Seward United Methodist Church
Sunday, May 20, 2018
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Denying Christ

Mark 14:1-31

 One of the themes we’ve seen year throughout our Lenten Scriptures is how easy it is to deny Christ.  I think we all figure, “It won’t happen to me.”  We always seem to think that bad things could happen to someone, but not to me.  It’s like driving a car without a seat belt or riding a bike without a helmet.  Deep down, we know that a bad thing could happen, but we always figure it won’t happen to me.  

 Well, what we see in this morning’s Gospel lesson is that it happened to all of Jesus’ twelve disciples.  All of them denied Christ, in one way or another.  The men who walked, ate, and slept with Jesus for three years all denied him.  If they could do it, then we are pretty foolish if we think that we can’t.  

 The story begins just before the celebration of Passover.  We learn that the religious authorities, the chief priests and the Scribes, are already determined to put an end to Jesus.  But they’re going to wait for a little while.  They don’t want to do it during Passover.  At Passover, there would be a great number of pilgrims in the city, perhaps a million of them.  It was a time of nationalistic fervor.  There were often riots at Passover.  To keep the peace, the Roman governor would come up from Caesarea with a garrison of soldiers.  And they fear Jesus’ popularity will mean a riot if they arrest him publicly at this time.  And another riot would mean Rome tightening its grip on Jerusalem even more.  So best to wait.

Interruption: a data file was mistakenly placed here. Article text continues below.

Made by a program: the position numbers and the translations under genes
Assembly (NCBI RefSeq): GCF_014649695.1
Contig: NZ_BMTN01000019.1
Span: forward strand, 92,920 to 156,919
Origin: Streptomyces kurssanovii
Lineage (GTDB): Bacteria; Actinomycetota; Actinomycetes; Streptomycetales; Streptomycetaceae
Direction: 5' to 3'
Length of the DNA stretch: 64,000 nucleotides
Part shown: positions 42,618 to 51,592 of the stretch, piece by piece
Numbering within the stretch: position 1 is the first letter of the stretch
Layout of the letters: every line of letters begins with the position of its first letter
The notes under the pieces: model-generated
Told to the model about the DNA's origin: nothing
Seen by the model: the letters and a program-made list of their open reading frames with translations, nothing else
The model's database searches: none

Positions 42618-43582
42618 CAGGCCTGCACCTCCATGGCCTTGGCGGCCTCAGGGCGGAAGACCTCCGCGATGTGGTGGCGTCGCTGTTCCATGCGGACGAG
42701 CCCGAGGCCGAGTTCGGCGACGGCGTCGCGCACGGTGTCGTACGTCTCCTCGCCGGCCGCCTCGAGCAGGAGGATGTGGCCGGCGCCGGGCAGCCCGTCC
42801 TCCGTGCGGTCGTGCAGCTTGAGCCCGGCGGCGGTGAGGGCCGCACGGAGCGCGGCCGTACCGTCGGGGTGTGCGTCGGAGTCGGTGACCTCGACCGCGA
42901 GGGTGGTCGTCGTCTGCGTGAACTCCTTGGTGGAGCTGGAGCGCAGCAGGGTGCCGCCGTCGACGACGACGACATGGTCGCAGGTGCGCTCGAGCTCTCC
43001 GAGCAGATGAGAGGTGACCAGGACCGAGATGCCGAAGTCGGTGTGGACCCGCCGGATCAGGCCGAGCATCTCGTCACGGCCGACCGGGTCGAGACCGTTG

Meanwhile, Jesus is in Bethany.  Bethany was a small village on the eastern slope of the Mt. of Olives, across the Kidron Valley, about a mile from Jerusalem.  This was the home of Mary, Martha, and Lazarus, whom Jesus has just recently raised from the dead.  By tradition, the Passover meal had to be eaten inside the walls of Jerusalem.  But until then, most pilgrims would stay in villages near the city until the actual time of the meal.  

 Jesus is at a supper, and while he is eating, a woman comes in with a jar of expensive perfume.  John’s Gospel tells us that it was Mary who did this, and the perfume was nard.  Nard was made from the roots of a tree that grew in India, and it was very expensive.  This jar was worth 300 denarii, which was about a year’s wages for an average laborer.  

 It was customary to place a few drops of perfume on the heads of guests who came into your home.  Since people didn’t really bathe very often, this was probably

also rather practical when you had 20 or 30 people in a single, small room.  But she breaks the jar and pours the entire contents on Jesus’ head.  She gave him all she had.